It is worth reflecting that in past Rugby World Cups, only one team stood head and shoulders above the pack. They were the All Black band of 1987 in the tournament's inaugural event.
In that event New Zealand won and daylight came second. They would go on to dominate world rugby for two and a half years. I am sure their brothers of 2011 will make sure they don't get in front of themselves this week, but, with one match remaining, this All Black team looks destined to replicate the '87 achievement.
They were just too good on Sunday night against a determined Australian team. You can only play as well as you are allowed and yet again the Wallabies were shut down across the paddock. I can't recall a time when we threatened the opposition line. The loss to injury of Kurtley Beale was a setback but I can't imagine even his attacking genius would have made a great impact.
From the opening whistle the All Blacks showed their intention of playing a fast and expansive game, constantly recycling quick possession and interchanging between forwards and backs. They are the greatest exponents of ball-in-hand complete rugby and after 15 minutes the Wallabies had missed a tackle for each minute. They seemed stunned at the pace of the game and the tactics of New Zealand were well devised and brilliantly executed.
I was impressed with the young Aaron Cruden, who was given at the 11th hour the enormous job of inheriting the Black 10 jersey. I had been told by the likes of Murray Mexted and Grant Fox, who had mentored the youngster two years ago at the rugby academy, that he was smart and tough and a good decision-maker, but he had been thrust onto the biggest stage of world rugby with huge boots to fill.
He executed his job very well and, while there were some expected lapses, his general maturity and calmness was the standout for me. He seemed to thrive on the business of the game, such were the tactics of his team, and was constantly realigning with his troops for more thrusts into the Wallaby defensive lines.
His coolness in keeping the scoreboard ticking with a well-executed first-half drop goal again showed this New Zealand team have many ways of putting oppositions to the sword. I can now understand why he was chosen to captain the under-20 team to world supremacy and New Zealand have found their heir to the king of No10s, Dan Carter.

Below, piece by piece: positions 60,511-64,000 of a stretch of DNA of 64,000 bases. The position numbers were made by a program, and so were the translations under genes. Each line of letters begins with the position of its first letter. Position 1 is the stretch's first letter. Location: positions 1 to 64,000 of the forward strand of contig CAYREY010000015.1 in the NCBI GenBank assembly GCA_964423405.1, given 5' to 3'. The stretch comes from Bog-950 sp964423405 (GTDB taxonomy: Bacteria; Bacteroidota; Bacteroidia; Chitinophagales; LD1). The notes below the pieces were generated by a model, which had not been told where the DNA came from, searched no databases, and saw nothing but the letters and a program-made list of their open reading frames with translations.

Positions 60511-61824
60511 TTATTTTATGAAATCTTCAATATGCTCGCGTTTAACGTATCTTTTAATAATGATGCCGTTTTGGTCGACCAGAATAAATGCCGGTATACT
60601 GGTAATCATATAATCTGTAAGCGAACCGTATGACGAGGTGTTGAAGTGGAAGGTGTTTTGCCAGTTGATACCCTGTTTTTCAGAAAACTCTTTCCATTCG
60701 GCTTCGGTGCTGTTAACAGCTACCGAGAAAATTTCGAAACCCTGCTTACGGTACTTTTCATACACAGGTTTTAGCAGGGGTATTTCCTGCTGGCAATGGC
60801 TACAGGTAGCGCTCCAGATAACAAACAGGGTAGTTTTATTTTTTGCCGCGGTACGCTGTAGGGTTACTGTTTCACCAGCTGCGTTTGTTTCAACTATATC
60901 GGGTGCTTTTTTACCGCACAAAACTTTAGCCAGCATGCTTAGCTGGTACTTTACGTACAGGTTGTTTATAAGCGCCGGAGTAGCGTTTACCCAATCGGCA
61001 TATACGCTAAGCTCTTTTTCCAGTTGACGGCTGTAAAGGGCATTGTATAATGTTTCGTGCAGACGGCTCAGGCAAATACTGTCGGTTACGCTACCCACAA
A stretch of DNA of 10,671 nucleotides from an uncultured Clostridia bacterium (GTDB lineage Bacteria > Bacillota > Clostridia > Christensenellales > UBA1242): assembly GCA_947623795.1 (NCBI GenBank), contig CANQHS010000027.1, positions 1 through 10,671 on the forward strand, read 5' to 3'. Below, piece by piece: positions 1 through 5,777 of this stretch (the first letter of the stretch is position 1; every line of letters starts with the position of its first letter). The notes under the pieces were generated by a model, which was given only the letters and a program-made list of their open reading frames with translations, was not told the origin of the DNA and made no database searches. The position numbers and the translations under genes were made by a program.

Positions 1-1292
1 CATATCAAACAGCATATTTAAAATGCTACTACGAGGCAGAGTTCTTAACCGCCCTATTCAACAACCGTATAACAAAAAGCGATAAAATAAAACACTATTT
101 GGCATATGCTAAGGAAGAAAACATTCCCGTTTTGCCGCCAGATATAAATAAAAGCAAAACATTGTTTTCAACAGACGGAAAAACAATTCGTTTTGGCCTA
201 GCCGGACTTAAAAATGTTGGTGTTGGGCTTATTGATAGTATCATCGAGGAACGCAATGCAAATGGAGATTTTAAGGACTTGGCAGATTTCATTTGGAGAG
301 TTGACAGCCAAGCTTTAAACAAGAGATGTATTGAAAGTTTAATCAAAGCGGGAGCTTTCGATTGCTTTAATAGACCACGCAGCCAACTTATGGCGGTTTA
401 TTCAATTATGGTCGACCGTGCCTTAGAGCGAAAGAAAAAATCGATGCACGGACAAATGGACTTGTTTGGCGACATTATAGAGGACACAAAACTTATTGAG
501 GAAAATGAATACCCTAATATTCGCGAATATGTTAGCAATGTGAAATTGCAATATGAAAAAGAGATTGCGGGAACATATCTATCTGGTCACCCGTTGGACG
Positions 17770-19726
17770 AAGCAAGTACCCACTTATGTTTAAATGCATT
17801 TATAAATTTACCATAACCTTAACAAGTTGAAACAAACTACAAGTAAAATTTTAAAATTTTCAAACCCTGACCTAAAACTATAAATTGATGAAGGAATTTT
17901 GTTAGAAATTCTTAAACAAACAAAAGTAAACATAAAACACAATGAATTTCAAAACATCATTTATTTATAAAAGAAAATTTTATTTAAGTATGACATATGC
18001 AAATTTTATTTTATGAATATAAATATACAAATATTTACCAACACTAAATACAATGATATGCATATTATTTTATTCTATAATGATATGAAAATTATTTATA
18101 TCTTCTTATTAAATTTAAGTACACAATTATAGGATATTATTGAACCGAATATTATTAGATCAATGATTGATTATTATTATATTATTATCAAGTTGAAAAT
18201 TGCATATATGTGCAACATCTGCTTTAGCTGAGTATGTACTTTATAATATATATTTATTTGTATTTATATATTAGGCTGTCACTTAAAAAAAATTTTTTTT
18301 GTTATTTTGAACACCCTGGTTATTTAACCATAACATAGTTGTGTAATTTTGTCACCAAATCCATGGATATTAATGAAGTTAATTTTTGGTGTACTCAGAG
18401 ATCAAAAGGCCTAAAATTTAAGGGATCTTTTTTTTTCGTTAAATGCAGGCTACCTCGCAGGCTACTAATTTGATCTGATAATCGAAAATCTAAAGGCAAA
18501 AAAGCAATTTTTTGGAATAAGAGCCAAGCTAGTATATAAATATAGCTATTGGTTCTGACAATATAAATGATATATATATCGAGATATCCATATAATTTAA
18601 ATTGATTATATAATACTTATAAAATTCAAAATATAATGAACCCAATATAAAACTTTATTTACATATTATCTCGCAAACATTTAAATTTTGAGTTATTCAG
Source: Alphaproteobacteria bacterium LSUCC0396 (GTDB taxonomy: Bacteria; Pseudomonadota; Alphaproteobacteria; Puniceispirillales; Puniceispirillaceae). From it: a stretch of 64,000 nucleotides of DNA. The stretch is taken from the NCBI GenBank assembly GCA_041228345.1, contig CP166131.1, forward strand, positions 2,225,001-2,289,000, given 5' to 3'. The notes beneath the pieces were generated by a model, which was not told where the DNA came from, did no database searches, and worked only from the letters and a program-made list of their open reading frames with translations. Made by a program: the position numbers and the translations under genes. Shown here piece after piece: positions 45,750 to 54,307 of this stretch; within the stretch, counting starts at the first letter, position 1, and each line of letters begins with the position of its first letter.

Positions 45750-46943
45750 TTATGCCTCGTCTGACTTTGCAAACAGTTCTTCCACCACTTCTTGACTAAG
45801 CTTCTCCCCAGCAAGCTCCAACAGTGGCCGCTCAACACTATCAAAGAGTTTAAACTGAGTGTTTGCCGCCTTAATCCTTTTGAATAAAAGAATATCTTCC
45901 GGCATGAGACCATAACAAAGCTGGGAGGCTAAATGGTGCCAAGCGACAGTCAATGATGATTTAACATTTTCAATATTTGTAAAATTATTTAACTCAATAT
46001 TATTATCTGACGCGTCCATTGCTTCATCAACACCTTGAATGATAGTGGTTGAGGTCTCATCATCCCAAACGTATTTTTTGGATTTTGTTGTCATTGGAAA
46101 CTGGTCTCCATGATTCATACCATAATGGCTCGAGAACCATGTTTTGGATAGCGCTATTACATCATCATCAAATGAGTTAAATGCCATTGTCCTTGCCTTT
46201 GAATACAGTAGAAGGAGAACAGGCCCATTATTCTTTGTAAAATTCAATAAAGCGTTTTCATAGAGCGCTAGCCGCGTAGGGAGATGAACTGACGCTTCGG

But, as always, the backs could not have prospered if it wasn't for the platform being laid up front. This All Black pack as a group are as good as their outstanding brothers of '87. It is hard to single out any individuals in such a well-drilled unit. The tight five are uncompromising doing the stuff that has to be done in deep, dark places. From the opening whistle they are relentless in turning the heat up on their opponents and don't give a mug an even break.
The New Zealand back row were again complementing each other. You could have fooled me that their captain, Richie McCaw, was on one leg. He seemed to live in the pocket of halfback Will Genia and made life for the cornerstone of the Wallaby team tough. McCaw should deservedly be hoisting the Webb Ellis Cup on Sunday night.
The execution by the All Blacks was perhaps best exemplified by the outstanding play of the New Zealand back three. Time after time they soared to retrieve high balls with unbelievable precision. It is okay to do this on a dewy evening at training with no opposition, but under the pressure of sudden death tournament rugby with millions of viewers and a horde of competing jerseys desperate for the ball, the execution was outstanding.
It is what winning these matches is all about. Doing your job as well as you can while minimising the errors.
As for the Wallabies, they were far from poor, simply outclassed. There will no doubt be some knives out as always when a favoured team hits the wall, but for me this is not the time for post mortems as to what went wrong and who didn't turn up. Let's leave that and agree we ran into an outstanding, once-in-a-decade team of champions.